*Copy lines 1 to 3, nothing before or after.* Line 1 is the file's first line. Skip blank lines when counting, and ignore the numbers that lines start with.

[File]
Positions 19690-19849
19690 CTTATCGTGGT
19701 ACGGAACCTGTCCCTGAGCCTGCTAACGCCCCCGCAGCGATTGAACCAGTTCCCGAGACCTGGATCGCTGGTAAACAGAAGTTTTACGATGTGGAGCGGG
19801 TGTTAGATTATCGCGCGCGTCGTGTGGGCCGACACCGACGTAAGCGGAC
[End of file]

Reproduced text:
Positions 19690-19849
19690 CTTATCGTGGT
19701 ACGGAACCTGTCCCTGAGCCTGCTAACGCCCCCGCAGCGATTGAACCAGTTCCCGAGACCTGGATCGCTGGTAAACAGAAGTTTTACGATGTGGAGCGGG